On one side you have volume buttons surrounding a voice activation button, above that is the 2.5ml jack for headphones.

Nokia E71 (11)

On the other side you can find the infrared port, largely over looked by most manufacturers now, the memory card slot and the USB cable.


The back  only houses the 3.2mp camera, the LED flash and a self portrait mirror. The large silver plate is for access to the battery and Sim card.


On the front is a sensor for the back light, ear speaker, video call camera, Qwerty keyboard complete with dedicated function buttons, the “Navi” scroll key and right at the bottom a forward facing microphone. This microphone is perfectly placed giving extremely clear call quality for the recipient of a phone call, unlike most which are found on the bottom of the device. The keyboard is initially rather difficult to type on however it’s easy and quick to get used to. Part of this review is written on the phone and I didn’t have too much bother doing so.


In the box is a rather nasty case. This is a tacky plastic case that only really serves as protection if you drop it in a particular way. About 60% of the surround of the phone is covered leaving one corner available for knocks. It’s also quite difficult to pull the phone out quickly. In its favour, it doesn’t expand the size of the phone in your pocket too much.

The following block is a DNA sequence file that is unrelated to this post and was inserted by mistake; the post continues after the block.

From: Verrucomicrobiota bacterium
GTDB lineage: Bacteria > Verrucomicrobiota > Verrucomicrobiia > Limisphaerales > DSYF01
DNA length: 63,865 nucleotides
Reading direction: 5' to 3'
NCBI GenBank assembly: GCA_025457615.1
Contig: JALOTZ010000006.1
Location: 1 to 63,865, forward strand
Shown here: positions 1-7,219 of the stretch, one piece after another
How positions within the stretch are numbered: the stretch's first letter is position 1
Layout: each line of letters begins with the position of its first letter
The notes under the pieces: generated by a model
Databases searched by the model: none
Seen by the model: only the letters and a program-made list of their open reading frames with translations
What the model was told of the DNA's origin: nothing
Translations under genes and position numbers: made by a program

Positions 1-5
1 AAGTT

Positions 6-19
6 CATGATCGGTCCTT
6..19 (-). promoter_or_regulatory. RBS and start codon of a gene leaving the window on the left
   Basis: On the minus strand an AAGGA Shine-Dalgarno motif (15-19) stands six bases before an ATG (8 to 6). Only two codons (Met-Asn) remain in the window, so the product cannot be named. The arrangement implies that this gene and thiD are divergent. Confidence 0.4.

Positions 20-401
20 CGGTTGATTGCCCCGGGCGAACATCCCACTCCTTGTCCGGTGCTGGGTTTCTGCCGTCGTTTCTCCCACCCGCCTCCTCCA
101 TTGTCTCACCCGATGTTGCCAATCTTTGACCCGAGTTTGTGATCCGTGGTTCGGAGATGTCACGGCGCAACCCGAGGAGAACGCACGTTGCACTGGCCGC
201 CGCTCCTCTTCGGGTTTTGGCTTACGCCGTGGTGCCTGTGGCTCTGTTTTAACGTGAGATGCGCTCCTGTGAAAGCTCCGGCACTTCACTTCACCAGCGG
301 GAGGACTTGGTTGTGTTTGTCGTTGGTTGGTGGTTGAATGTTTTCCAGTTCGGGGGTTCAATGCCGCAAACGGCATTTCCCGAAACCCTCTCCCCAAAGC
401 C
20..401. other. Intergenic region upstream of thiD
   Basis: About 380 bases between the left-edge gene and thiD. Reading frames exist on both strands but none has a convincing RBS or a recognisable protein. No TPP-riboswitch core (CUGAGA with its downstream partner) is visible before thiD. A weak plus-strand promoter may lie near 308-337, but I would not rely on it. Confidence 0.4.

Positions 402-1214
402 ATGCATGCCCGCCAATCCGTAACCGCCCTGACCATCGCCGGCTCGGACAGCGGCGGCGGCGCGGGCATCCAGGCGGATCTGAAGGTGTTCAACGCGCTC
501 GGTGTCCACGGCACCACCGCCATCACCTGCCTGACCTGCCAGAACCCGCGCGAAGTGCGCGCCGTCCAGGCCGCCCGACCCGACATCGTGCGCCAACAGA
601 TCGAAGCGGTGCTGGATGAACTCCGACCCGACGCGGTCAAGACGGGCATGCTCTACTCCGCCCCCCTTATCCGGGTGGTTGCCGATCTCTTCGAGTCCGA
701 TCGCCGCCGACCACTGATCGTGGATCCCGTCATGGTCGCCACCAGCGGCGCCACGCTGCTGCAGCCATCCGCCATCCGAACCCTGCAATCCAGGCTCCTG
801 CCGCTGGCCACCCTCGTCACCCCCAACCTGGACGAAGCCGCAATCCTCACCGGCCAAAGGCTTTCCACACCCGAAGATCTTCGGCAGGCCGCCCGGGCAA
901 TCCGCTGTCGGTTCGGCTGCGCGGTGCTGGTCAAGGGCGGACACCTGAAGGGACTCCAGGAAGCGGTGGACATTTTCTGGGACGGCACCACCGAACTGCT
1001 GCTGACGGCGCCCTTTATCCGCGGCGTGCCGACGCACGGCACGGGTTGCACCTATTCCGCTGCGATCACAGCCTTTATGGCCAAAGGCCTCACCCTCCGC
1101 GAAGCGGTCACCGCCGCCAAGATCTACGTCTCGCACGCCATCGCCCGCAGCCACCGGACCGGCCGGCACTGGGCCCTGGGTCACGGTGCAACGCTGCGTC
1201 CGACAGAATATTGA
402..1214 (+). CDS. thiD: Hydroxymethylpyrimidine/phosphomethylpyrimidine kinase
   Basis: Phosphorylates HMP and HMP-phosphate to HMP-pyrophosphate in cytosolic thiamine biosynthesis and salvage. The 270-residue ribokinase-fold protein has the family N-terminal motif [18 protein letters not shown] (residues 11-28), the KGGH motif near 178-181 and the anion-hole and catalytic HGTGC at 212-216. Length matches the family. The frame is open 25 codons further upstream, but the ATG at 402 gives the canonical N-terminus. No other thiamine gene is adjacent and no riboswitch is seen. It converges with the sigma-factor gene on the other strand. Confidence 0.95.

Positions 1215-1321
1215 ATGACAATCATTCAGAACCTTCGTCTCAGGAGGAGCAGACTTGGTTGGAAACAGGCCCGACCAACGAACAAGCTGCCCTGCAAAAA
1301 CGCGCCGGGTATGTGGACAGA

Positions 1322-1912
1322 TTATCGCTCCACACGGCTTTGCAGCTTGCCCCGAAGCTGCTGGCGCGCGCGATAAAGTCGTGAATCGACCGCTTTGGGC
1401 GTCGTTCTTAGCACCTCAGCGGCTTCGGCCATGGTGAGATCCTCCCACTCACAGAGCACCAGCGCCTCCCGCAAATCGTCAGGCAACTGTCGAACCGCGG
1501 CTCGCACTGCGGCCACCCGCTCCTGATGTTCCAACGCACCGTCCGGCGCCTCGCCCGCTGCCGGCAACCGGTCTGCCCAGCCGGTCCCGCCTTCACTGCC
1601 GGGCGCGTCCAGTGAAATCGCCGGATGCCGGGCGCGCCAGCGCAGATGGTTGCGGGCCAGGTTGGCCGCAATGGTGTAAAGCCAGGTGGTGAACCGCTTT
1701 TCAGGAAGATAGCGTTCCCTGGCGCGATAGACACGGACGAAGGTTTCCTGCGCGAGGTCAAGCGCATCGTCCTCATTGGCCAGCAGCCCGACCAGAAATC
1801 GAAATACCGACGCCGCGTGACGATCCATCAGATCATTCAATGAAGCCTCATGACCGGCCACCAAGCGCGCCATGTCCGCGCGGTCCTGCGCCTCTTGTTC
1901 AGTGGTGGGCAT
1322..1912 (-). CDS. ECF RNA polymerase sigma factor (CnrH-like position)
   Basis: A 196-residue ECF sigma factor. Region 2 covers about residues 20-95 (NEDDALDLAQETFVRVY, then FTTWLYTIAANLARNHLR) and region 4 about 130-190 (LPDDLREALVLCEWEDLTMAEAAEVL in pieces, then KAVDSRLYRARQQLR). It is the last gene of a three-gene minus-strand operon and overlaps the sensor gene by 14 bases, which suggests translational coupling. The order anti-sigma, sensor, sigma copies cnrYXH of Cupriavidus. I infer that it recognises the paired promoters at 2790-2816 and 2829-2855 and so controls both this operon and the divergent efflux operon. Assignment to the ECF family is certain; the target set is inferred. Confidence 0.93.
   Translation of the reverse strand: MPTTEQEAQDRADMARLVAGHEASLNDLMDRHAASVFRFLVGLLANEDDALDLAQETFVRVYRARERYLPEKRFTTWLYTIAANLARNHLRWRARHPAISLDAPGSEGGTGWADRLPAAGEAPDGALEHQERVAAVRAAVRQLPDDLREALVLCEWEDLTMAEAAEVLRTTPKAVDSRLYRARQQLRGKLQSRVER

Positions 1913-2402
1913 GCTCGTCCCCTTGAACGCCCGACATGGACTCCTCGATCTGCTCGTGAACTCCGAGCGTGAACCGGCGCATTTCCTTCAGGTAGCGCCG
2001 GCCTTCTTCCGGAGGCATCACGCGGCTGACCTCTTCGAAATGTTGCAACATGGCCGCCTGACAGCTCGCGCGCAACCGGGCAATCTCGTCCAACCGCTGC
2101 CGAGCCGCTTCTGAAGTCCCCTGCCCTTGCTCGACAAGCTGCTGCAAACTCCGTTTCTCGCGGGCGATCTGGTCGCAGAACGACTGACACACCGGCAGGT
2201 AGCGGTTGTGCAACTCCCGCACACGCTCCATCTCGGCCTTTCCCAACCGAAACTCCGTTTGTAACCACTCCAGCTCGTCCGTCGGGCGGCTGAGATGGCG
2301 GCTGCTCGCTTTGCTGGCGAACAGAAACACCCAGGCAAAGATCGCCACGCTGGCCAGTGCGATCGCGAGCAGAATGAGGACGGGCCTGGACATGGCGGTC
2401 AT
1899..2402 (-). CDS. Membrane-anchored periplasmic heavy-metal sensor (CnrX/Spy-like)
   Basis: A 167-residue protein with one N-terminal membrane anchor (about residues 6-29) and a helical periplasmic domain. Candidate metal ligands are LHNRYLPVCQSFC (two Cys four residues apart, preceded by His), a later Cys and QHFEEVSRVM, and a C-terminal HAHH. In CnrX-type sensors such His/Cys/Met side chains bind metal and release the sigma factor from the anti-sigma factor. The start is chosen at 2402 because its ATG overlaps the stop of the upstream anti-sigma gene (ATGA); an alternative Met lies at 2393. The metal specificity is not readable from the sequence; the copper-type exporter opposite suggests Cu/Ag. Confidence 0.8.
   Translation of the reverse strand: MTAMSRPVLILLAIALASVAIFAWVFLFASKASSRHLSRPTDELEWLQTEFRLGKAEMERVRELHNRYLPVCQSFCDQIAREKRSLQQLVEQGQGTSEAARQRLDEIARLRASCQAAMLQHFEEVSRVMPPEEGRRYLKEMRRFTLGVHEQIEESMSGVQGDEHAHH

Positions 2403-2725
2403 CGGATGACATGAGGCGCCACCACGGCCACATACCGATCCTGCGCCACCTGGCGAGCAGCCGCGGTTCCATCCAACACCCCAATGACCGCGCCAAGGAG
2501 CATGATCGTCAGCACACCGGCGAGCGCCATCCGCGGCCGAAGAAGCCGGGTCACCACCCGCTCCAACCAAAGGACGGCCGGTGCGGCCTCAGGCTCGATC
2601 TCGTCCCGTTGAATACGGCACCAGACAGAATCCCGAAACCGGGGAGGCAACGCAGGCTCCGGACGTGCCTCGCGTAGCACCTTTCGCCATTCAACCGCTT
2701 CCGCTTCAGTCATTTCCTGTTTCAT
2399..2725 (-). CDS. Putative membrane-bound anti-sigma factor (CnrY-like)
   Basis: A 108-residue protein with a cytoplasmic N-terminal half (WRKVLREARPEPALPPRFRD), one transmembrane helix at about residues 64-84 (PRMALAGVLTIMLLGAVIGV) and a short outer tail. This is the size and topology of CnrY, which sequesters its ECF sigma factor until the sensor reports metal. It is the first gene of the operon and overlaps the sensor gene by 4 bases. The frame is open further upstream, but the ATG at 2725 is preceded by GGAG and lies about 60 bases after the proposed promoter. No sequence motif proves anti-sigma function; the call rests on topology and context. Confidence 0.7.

Setting up the Nokia seems a little odd when I first switched it on. I can’t say I have ever been asked straight off if I would like to start the phone in offline mode. I guess this would make sense if you were using the phone abroad and did not want to chance incurring any roaming charges when you only wanted to access your data.

The main screen is rather well laid out however I found it tricky to find information about what was switched on. The icons are tiny, they only appear if the feature, like Bluetooth, has been activated and the lack of a touch screen means wading through various menus to turn them on and off. I’m sure after continual usage a user
can find shortcuts.

At the bottom of this you will find any notifications as they come in. SMS, Email and answer phone icons all appear. You can remove this if you wish however, aside from the flashing centre button you will have no way of knowing there is a notification.

The camera does its job rather well. I was surprised that at full zoom the picture was very clear and didn’t suffer any distortion, the picture below, on the right is at full zoom. Given that is it .2 of a megapixel better than a Tytn II (Kaiser) the camera performed better, even if there is no dedicated camera button. Taking pictures can be a bit hit or miss as the screen to button set up isn’t the most user friendly. Then again as this is a business phone it is probably only considered for business card recognition and the odd exterior shot.

16072008001  18072008009

Media playback is merely satisfactory. You are not going to be playing MP3’s on here, not because you can’t, but because it’s just not the easiest of things to do. Video playback is a little choppy and formats are select.